1. Yes, Bernie is old. That was obvious. He’s said things this year that will either (a) confuse the hell outta ya, or (b) tick you off. In either case, even if he were completely lucid, he’s 80-plus years old. Sometime in the near future, he will either die or prove himself to be too senile to be considered competent enough to run anything, much less Formula 1. At that point, you have to ask yourself if the FIA is prepared to run without Ecclestone. That is the downside to being someone so valuable that they can’t let you go: Nobody prepares for what happens when you do go. Somebody needs to step up and prove to the FIA that they are more than capable of taknig over when Bernie’s gone. So far, nobody’s done that, and that’s going to be a serious problem when it happens.

    2. Formula 1 still has relevance to road cars. Apparently, Ferrari’s been living under a rock of they would have noticed that V6’s, V4’s and Inline-4s dominate the car market that the average consumer sees. Not everyone here can afford sports cars….in fact, very few can do that. How many Ferraris are out there? Jaguars? Lotuses? Mercedes? McLarens? Yep, very few, mostly because they cost more money to make than I’ll ever earn in two-and-a-half years. If they still think that V8’s and V12’s are the way to go…welll, I wish them luck, but they can’t have the universe their way, and they’ll fall flat on their face if they try.

    So, that’s how it ends up being a combination of both, and this whole thing becomes a pathetic side-show with no redeeming value whatsoever.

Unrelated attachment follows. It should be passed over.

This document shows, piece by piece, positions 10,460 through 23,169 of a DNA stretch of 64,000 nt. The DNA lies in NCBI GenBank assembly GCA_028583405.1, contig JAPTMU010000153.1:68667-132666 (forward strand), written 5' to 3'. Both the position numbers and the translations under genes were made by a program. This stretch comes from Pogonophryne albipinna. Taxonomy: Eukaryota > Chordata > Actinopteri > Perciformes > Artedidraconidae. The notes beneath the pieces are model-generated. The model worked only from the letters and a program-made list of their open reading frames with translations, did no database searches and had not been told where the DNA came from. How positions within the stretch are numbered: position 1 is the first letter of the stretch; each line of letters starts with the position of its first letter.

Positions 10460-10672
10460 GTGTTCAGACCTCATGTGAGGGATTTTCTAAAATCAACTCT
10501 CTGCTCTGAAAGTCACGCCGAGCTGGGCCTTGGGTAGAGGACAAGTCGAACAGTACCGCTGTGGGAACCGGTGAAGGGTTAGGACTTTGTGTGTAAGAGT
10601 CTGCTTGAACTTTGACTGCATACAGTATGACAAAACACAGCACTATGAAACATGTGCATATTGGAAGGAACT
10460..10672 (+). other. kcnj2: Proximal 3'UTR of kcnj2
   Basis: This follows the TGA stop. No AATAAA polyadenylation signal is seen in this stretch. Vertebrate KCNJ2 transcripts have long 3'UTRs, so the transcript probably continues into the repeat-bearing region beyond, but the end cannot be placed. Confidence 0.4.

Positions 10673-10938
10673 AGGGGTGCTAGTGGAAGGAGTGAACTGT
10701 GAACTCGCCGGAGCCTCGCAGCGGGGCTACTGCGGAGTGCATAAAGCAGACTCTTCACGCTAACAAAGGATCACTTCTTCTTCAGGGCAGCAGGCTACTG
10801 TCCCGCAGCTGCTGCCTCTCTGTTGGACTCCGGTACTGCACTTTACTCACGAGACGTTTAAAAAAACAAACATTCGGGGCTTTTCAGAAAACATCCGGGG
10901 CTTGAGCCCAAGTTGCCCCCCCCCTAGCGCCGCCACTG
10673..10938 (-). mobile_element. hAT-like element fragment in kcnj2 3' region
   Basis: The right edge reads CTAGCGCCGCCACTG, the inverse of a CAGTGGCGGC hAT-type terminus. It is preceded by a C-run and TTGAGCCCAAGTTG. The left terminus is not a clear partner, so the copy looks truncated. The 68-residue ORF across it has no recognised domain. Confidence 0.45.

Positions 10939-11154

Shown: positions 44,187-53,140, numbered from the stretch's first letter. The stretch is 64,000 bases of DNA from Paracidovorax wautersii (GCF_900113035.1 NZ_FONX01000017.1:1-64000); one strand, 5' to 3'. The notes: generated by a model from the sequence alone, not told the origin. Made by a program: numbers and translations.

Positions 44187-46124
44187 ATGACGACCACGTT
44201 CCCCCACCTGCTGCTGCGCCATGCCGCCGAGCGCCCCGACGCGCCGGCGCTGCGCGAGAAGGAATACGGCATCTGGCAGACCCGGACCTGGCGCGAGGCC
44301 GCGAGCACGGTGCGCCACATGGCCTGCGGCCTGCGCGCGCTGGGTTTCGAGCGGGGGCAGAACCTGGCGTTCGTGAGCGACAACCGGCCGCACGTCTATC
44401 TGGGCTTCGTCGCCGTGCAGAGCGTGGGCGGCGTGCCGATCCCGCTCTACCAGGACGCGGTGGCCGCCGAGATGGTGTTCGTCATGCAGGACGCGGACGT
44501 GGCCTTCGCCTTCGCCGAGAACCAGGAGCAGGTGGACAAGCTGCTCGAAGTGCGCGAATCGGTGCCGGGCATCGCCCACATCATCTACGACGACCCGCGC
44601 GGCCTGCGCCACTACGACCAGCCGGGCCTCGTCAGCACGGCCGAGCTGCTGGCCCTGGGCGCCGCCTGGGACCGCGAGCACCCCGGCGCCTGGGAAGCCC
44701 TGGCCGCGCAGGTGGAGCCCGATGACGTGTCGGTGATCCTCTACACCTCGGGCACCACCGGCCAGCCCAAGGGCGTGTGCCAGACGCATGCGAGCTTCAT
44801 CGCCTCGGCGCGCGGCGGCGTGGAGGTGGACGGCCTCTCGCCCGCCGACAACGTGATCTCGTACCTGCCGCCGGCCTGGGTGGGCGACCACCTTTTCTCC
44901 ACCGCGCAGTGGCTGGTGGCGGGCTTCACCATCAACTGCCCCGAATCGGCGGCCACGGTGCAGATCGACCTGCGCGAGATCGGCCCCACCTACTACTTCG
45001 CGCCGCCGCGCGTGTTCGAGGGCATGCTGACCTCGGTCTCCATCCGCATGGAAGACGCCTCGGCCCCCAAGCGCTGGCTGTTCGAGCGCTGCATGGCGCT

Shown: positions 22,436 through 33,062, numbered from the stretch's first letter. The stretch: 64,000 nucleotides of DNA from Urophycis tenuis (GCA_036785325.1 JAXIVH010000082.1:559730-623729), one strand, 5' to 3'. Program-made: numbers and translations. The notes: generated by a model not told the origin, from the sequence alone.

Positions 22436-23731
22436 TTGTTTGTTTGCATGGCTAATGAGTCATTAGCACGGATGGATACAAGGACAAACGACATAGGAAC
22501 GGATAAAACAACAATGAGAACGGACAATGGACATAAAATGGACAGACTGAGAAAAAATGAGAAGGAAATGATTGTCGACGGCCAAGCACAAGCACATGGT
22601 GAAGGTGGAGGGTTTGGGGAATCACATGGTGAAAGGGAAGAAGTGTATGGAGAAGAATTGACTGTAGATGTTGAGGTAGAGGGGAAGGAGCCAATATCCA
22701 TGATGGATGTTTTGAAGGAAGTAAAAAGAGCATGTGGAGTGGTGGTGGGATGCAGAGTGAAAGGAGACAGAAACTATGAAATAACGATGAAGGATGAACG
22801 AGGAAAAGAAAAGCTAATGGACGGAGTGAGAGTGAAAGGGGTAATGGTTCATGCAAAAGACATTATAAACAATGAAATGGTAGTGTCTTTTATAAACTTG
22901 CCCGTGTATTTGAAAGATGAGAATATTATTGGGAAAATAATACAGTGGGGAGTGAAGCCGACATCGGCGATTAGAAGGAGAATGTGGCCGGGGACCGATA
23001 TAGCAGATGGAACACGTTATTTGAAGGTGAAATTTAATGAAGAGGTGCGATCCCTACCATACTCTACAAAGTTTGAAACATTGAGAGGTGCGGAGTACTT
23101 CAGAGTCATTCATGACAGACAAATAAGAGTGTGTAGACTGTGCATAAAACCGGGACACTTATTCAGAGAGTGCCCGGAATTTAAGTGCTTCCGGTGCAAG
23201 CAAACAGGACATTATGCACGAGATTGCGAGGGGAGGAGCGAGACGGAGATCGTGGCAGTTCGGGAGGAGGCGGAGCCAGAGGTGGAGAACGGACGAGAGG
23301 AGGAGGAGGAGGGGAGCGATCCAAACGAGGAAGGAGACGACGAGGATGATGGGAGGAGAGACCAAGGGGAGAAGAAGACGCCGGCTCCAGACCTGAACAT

• tfirth392

    Would I be dreaming an impossible thought if Ferrari went Sportscar racing again officially to be relevant to road technologies.

    Please please a Ferrari P1 car In WEC

    Course stay in f1 too :)

  • Meine

    O dear, so now it’s official.

    Ferreri does race to make cars instead of make cars to race.

    • Reppu

      Sad, but that’s been so for many years now. Even when the Commendatore was still alive.

  • Nathhulal

    Luca – 17 more years and you will be 82.

  • Nathhulal

    “There are a number of things that are not right in Formula One and the moment has come to finally sort them out in the appropriate places” stated the number one at the Rampant Horse during the press conference. “It is not acceptable that Formula One no longer transfers technology to our road cars. The aerodynamics is now becoming something which has nothing to do with the research. This cannot be a sport in which there is no longer testing on the track.”

    If this is coming from the man who along with Bernie made Jean Todt roll back the universal engine specifications proposed by all car manufacturers (including Ferrari representatives), just because the V4 Turbo engines didn’t “sound right”. I wonder who should be calling whom “Senile”.

  • Reppu

    I think Luca is quite right on this one. Engine development and testing were banned, but the result is that top teams are spending all that money, if not more, into CFD development and windtunnel testing. Teams will spend all money are their disposal, ALL of it, to make their car faster. The question now is: where do you FIA think the money would be better spent, in engine development or in arcane aerodynamic technology?

    For me the answer is simple. A new breed of engines is about to be introduced, so it makes a lot of sense to explore and develope it. I really go nuts when i think that we will have a brand new type of engine and that it will be frozen the moment it debuts. It’s plain crazy! And what about testing? Test ban was one of the most idiotic decisions i have ever seen on the sport. I agree with limitation, but banning? Come on…

    All in all, the decisions made to limit cost have proven inefective to say the least. RBR is rumored to have spent this year the highest amount of money, EVER, for a single team in a single season. Go figure.

  • Tom Firth

    Guys on this subject, if you have 30 minutes to spare sometime, you may have seen it before because it is a few months old now but Drive did an uncut 30 minute interview with Ulrich Baretzky, The brilliant engine designer behind Audi’s le mans success, Some of what he speaks about tie directly into what Luca Montezemolo is saying about the link between road and track today.

    http://www.youtube.com/watch?feature=player_embedded&v=1TAhWdVU3M4#!